i guess with totoro and chihiro and ashitaka.. i could relate to these guys more. especially with princess mononoke, i wanted to like it badly and it kept its promise and delivered on many levels. that time i was just searching for animation that wasn't run-of-the-mill singalong, cute sidekick stuff. ashitaka embodies so many things. it just makes sense to me. also the idea of the forest god who isn't benevolent in that sense, who gives and takes and seems to have this grander plan. it's just very exciting.
maybe with howl it was more about seeing europe and i have had that from heidi and such back then when i was a kid.
I have seen My Neighbor Totoro, Spirited Away, Castle in the Sky, Kiki's Delivery Service, Howl's Moving Castle, and Nausicaa.
I happen to like the dub version of the movie. They seem to get some good actors to do it. I can recognize most of them. I might me biased, but Mark Hamill as Muska in Castle in the Sky was sweet.
TCM was just too incredibly cool for showing these films. My daughter, my husband and I have enjoyed relaxing in the evenings and watching these - I'm excited about the Miyazaki son is working on an animated version of "Earthsea."
oh wow, that is great news! i found some info here.
I saw Whisper of the Heart for the first time yesterday. It was great and even if it's not directed by Miyazaki his influence is obvious (Screenplay and storyboards are by Miyazaki)!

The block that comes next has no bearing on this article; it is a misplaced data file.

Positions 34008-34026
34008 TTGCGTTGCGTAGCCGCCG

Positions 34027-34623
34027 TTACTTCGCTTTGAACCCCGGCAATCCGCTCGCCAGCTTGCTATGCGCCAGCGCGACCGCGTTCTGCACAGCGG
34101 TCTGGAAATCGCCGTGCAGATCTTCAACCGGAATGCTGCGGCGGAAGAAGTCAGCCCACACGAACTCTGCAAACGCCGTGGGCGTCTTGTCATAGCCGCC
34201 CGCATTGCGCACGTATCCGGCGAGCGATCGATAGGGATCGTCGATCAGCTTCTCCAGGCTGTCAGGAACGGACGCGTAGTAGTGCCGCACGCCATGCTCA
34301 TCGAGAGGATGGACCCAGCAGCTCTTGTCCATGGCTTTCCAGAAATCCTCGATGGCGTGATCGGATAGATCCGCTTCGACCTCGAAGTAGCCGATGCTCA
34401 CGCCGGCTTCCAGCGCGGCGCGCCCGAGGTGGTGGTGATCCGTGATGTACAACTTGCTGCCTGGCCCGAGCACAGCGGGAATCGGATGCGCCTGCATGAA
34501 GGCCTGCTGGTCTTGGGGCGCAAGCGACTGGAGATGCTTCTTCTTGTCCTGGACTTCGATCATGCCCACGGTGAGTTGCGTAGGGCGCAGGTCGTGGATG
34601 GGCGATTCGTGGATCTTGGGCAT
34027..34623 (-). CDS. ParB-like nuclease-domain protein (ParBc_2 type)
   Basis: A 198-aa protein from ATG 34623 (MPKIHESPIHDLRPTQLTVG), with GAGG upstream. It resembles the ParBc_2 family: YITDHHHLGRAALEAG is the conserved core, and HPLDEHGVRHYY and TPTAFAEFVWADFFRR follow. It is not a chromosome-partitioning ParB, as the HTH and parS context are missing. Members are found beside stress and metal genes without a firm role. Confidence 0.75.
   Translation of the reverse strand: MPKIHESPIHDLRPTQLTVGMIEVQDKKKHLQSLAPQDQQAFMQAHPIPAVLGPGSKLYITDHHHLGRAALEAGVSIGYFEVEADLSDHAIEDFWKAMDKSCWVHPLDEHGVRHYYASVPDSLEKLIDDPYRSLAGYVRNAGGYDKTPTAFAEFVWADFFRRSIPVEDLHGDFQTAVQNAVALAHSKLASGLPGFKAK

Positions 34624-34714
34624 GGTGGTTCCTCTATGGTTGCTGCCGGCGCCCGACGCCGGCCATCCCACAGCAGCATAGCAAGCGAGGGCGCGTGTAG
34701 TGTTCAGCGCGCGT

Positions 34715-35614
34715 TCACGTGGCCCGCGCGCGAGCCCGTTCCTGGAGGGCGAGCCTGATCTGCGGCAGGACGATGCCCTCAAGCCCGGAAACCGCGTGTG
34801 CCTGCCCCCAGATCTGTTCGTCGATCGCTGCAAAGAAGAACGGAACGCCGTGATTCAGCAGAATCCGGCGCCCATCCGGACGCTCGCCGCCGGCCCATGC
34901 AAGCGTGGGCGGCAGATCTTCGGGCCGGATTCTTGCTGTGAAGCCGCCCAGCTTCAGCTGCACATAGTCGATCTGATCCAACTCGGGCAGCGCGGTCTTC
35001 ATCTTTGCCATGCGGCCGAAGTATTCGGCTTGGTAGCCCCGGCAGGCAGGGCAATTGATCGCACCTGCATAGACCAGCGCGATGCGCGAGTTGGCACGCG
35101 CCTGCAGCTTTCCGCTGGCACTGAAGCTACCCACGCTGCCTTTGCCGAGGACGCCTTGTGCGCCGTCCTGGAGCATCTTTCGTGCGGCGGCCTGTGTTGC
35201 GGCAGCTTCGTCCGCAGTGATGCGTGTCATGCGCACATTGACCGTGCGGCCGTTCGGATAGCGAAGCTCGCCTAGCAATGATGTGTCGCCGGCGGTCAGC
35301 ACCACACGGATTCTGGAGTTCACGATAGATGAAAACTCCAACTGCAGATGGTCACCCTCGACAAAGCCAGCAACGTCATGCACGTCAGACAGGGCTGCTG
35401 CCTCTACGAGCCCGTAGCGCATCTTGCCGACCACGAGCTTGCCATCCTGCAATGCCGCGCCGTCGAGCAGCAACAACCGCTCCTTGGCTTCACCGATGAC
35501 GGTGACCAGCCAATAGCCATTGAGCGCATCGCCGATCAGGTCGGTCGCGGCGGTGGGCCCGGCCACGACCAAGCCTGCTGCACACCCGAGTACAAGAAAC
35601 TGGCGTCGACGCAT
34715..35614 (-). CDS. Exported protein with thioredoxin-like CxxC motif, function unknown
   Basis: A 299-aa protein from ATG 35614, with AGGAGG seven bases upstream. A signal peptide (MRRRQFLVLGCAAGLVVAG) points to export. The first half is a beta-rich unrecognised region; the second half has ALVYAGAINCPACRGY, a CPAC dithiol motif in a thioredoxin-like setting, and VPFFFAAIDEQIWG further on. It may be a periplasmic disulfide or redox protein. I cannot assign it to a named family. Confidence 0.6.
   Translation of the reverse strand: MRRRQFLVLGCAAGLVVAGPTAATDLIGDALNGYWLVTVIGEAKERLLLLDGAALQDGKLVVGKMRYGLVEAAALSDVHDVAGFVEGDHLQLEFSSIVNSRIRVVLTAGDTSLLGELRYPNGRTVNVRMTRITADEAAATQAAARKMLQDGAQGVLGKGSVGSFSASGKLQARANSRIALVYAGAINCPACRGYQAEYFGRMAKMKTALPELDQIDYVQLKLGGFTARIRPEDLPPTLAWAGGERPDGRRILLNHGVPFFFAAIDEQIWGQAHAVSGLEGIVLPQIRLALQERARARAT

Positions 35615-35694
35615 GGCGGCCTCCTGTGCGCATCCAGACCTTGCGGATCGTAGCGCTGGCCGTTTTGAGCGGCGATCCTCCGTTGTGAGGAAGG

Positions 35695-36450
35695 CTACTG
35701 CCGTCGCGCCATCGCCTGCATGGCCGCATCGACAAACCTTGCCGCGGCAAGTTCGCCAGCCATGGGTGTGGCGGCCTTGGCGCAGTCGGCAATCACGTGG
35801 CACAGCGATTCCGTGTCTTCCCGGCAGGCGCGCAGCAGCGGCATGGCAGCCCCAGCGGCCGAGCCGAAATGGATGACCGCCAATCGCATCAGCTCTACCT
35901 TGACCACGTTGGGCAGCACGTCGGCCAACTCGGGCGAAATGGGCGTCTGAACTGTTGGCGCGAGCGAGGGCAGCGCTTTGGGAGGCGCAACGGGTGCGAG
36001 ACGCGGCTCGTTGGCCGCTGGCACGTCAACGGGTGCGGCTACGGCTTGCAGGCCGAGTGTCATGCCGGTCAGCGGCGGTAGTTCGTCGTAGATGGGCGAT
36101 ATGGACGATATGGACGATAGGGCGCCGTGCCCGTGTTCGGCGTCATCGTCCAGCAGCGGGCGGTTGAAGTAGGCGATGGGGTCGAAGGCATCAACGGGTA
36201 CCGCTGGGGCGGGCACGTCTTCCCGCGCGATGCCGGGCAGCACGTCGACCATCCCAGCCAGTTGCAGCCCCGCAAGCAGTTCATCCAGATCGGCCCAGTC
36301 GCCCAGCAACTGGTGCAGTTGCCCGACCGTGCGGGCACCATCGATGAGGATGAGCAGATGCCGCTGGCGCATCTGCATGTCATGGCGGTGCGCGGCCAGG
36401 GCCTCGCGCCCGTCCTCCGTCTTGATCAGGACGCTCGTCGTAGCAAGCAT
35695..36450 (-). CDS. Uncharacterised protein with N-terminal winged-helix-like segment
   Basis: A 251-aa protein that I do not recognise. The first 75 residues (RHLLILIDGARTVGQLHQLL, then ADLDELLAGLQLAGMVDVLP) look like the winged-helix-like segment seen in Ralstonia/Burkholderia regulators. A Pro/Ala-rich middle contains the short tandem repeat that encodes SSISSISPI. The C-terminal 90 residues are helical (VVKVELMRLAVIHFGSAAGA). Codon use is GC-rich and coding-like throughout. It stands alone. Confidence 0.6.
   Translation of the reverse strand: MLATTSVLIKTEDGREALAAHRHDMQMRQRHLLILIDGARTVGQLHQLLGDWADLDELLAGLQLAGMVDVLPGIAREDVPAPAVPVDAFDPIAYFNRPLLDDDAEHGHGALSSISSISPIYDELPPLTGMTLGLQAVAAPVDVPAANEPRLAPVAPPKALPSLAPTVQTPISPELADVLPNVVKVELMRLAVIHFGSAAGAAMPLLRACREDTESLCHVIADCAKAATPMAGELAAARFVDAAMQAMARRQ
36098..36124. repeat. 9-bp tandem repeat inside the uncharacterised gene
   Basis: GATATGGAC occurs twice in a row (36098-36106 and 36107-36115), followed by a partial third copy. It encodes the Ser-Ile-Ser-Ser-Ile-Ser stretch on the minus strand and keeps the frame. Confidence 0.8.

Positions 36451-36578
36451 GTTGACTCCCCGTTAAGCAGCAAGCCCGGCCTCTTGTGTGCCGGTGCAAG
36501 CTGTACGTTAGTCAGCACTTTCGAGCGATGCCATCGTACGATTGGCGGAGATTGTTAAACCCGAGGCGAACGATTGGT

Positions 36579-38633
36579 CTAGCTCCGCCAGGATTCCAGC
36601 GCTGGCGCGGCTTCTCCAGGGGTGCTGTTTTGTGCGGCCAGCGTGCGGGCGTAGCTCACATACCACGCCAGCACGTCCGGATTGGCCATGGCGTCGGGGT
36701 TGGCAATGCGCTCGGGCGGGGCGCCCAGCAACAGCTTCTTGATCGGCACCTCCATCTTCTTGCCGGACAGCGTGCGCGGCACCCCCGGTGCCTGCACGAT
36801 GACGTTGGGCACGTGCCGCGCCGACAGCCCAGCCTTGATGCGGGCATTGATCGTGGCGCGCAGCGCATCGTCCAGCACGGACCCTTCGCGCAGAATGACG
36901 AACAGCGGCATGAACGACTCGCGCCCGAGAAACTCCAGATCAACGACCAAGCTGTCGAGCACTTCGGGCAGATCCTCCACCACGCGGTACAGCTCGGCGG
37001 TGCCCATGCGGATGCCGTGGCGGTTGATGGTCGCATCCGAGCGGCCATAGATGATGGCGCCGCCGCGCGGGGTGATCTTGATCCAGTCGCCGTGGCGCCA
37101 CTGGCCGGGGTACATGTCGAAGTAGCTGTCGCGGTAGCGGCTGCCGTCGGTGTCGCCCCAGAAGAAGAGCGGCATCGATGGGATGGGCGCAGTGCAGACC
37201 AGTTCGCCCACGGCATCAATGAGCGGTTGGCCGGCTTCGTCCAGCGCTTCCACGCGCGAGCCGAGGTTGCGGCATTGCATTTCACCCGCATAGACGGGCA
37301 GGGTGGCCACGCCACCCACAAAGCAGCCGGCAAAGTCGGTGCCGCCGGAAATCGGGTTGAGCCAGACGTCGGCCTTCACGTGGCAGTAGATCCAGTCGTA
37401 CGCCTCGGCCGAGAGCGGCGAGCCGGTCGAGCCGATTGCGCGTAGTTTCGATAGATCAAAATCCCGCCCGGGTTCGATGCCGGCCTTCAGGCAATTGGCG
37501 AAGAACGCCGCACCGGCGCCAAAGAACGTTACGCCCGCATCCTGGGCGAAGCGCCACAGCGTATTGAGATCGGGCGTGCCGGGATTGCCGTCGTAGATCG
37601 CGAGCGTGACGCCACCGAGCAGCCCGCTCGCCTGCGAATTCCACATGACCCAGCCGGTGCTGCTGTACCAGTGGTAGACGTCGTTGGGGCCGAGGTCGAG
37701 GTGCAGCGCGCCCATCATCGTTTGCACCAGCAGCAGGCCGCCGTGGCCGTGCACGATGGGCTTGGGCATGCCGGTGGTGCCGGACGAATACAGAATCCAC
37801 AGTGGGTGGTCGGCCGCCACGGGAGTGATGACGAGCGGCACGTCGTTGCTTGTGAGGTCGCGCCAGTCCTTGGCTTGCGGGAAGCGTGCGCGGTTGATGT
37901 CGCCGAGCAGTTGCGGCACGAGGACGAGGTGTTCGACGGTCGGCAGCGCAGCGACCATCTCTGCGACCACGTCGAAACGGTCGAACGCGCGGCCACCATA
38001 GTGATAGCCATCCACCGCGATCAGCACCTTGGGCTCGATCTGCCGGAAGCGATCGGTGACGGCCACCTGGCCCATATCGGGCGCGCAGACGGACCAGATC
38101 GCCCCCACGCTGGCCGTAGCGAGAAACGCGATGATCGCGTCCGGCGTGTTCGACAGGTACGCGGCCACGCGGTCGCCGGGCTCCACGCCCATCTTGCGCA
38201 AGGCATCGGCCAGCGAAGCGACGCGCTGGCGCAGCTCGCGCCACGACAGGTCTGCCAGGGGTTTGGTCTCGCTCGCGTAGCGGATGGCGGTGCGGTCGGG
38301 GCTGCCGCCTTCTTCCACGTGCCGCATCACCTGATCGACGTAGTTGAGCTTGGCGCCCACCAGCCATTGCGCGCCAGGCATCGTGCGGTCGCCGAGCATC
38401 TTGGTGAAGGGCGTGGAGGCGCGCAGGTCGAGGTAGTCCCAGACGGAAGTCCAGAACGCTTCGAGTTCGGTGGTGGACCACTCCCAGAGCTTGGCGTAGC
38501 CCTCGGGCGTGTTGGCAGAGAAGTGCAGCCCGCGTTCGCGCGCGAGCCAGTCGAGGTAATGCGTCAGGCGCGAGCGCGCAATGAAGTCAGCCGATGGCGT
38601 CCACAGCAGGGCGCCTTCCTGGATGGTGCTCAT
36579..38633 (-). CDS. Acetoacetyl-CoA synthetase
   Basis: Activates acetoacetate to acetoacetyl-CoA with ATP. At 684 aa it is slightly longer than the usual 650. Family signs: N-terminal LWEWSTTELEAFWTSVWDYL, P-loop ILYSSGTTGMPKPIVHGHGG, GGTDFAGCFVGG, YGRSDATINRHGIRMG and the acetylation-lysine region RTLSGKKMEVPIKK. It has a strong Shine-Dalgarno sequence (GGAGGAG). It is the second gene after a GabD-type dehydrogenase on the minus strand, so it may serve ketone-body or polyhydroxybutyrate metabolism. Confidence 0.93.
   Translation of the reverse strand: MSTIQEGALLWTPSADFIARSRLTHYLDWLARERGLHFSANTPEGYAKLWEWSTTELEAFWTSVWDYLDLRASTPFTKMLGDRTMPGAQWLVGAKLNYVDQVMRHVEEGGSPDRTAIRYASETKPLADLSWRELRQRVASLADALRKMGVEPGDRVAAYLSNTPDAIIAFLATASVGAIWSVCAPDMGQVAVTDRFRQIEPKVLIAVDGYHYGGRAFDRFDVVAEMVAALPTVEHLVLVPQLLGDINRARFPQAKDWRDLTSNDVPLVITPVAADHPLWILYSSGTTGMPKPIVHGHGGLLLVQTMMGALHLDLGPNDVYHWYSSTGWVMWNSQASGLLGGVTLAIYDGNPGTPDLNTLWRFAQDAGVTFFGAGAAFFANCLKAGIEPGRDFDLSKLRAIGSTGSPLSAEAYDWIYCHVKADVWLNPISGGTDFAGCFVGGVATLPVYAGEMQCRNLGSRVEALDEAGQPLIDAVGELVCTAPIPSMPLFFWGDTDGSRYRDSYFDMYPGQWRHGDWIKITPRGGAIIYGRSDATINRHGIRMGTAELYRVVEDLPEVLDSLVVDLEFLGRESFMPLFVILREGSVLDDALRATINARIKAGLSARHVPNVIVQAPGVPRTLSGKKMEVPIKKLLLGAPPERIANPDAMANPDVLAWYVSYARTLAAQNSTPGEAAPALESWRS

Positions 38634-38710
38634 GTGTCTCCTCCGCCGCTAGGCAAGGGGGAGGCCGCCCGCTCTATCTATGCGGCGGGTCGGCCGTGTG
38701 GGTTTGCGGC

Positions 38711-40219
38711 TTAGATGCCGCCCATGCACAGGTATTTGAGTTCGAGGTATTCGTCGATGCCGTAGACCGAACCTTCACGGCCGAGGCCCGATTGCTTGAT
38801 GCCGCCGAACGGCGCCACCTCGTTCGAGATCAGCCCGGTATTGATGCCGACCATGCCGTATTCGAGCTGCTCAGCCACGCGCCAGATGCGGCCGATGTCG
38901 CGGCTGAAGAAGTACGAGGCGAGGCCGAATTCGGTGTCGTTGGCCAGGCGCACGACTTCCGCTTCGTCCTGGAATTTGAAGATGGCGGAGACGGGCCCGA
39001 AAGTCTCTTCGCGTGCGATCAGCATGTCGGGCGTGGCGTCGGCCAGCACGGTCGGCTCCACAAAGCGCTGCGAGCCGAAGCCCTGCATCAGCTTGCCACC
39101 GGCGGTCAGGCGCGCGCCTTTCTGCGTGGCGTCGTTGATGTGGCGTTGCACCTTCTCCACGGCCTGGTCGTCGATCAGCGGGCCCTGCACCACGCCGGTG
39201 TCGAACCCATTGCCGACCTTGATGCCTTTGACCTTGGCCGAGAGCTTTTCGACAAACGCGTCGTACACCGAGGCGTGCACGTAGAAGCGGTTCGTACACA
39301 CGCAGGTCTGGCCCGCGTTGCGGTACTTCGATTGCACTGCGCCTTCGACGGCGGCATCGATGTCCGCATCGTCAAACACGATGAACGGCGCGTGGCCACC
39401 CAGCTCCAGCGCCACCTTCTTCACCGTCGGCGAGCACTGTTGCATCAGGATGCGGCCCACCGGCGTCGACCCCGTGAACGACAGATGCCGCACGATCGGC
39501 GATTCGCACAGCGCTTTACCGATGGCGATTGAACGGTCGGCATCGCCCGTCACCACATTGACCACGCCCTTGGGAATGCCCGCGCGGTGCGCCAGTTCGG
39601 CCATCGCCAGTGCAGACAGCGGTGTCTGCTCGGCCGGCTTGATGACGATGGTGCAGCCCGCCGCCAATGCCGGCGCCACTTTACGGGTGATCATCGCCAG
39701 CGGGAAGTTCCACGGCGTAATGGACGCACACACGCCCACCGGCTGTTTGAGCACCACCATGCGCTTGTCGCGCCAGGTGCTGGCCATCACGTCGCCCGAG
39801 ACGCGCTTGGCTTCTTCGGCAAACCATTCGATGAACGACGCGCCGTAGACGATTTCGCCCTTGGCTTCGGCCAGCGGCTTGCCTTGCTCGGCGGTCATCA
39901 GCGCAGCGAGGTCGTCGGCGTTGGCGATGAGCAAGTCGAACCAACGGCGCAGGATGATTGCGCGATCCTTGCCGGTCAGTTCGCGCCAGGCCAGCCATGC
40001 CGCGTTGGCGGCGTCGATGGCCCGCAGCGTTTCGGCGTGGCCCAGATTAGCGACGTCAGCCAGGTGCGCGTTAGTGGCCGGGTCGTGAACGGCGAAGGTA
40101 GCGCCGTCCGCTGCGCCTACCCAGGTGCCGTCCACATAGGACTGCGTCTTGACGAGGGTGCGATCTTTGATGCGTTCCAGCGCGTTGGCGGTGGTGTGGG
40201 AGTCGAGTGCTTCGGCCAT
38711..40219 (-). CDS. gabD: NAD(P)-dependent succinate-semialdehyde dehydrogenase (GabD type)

Looking forward to the next movie by Miyazaki!
I just finished Howl's Moving Castle and I have to say I think it's my favorite of the films of his I've seen. I love all of them but, for me, this one had all the elements working for it.
More love for Howl!
I think I didn't quite get Howl's Moving Castle
Castle in the Sky is in cinemas here currently... how's that one? Good enough to go alone? (don't have anyone to watch animes with )
Spirited away is a particulary odd film and a weird storyline. however i still thinks its great tale!
I watched Kiki's Delivery Servie today.
Thought it was alright. Very sweet, but nothing that made me go "woah". Great film for little kids though I'd imagine.
Another great thread here frared!
You all have talked about Spirited Away and Princess Monoke, two movies I really love, especially PM, for some reason it comes across as cinematic, though it can be a bit message heavy, it's one flaw. But, yes, Ashitaka's plight is worth watching and the music in this one is so good too. Sometimes, some of the other animes really fall down in this dept.
Porco Rosso (his most 'adult' film. Kinda.)
I adore this film! I love the character, I mean he's a flying pig for crying out loud and yet, he could be Humphrey Bogart and Clark Cable all rolled into one, and his story is so poignant, charming and full of whimsy. It actually make's me ache to go back to the Adriatic when I see this film.
Grave of the Fireflies (this one's by Takahata, his longtime collaborator, but it's EXTREMELY good, and rather difficult to watch)
Oh yes, very difficult to watch. I find this movie, one of the saddest things I have ever seen. There's a particular moment when the little girl admits to having known something all along (won't say what, in case I spoil it) to her brother, and he just breaks down, that has me crying for their sad lives. Just thinking about it gives me a lump in the throat. This movie will devastate you the first time you see it. When my husband and I first came away from a viewing we were gutted.